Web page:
A cotton candy machine works by rapidly spinning and flinging threads of hot sugar syrup through small holes in a cone that sits in the center of the machine. The cooled sugar threads accumulate in an outer bowl, and the candy maker gathers them onto a cone.
A sugar reserve bowl at the base of the center cone holds a mixture of sugar, corn syrup, food coloring, water and flavorings, and an electrical heating element around the top edge of the bowl melts the ingredients into a syrup. Once the machine starts to spin, the hot syrup is thrown against the cone walls, which are perforated with hundreds of very tiny holes. This causes the syrup to form itself into threads. Almost immediately, the threads cool and land inside the larger, outer bowl. As the candy accumulates, the candy maker collects it into a fluffy, even bundle by spinning it onto a long paper cone.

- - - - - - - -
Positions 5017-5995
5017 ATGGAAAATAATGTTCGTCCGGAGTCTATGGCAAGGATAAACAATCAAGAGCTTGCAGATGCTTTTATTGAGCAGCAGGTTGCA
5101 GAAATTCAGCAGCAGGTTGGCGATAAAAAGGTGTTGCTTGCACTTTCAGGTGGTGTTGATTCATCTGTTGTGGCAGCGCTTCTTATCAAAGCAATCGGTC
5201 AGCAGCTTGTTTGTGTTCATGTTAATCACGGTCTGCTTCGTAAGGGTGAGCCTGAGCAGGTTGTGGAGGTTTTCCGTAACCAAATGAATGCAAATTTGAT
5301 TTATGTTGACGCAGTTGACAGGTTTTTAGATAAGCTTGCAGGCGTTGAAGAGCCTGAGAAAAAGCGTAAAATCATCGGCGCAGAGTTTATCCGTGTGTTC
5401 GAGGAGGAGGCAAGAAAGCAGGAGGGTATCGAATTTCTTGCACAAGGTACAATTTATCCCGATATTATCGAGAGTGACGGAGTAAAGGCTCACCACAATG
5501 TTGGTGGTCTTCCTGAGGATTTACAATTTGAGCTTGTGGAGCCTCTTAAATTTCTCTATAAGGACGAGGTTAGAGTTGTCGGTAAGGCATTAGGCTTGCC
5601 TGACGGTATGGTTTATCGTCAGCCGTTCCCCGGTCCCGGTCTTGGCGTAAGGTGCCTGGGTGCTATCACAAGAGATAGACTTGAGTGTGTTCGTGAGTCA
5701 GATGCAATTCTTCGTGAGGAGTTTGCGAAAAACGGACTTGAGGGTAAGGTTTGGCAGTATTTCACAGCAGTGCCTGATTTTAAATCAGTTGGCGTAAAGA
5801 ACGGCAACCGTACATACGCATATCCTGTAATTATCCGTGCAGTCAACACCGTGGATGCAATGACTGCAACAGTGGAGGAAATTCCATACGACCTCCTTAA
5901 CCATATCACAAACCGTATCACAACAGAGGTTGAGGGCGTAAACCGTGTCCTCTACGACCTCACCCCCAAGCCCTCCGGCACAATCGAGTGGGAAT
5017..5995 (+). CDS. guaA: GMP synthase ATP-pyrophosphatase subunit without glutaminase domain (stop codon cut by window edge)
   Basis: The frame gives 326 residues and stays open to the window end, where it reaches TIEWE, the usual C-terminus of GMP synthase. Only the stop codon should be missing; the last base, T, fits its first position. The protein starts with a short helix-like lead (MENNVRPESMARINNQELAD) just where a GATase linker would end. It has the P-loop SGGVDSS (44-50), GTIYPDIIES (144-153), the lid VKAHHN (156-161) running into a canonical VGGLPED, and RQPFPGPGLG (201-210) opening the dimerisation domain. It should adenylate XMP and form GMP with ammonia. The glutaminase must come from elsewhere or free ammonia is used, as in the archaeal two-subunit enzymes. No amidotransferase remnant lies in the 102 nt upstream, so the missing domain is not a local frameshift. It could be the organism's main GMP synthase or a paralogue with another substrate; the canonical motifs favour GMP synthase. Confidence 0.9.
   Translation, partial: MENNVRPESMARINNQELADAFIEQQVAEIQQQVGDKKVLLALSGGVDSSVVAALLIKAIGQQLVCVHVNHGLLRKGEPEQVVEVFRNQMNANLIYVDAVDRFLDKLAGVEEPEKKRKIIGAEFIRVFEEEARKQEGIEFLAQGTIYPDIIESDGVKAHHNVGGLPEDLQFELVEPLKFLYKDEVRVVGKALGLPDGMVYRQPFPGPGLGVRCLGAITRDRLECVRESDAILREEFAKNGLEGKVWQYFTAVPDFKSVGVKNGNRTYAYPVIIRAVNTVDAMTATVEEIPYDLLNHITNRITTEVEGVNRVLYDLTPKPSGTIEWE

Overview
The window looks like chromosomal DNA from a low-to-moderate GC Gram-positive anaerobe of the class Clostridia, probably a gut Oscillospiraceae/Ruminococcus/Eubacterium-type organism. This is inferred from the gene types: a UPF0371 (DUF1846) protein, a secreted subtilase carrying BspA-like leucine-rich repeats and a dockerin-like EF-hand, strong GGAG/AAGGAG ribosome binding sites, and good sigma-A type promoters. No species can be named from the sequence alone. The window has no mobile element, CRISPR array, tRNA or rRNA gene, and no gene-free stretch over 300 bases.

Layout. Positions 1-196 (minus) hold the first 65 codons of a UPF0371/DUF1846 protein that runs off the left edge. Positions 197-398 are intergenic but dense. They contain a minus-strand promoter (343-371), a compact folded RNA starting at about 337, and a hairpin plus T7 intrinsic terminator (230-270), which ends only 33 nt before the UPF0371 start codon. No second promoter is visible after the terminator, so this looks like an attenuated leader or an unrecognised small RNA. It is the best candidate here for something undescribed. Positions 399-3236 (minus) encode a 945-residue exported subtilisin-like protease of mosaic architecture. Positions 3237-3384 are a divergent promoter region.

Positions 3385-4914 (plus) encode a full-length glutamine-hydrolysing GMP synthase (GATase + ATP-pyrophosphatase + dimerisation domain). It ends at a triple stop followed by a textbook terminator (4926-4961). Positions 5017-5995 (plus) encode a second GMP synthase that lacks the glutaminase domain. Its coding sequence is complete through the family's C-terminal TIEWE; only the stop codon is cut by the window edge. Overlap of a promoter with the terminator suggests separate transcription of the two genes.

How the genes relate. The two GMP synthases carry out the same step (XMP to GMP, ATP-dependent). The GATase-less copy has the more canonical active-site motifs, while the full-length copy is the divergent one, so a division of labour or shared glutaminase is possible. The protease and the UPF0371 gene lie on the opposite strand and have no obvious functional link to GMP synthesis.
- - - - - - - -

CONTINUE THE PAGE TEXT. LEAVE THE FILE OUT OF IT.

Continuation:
William Morrison and John C. Wharton patented the first electrical cotton candy machine in 1899. The confection was originally called "fairy floss" and was prepared by melting sugar over a flame and flinging the hot syrup with a fork. A cotton candy vending machine, introduced to the United States in 2009, is the latest development in cotton candy technology, as of 2015.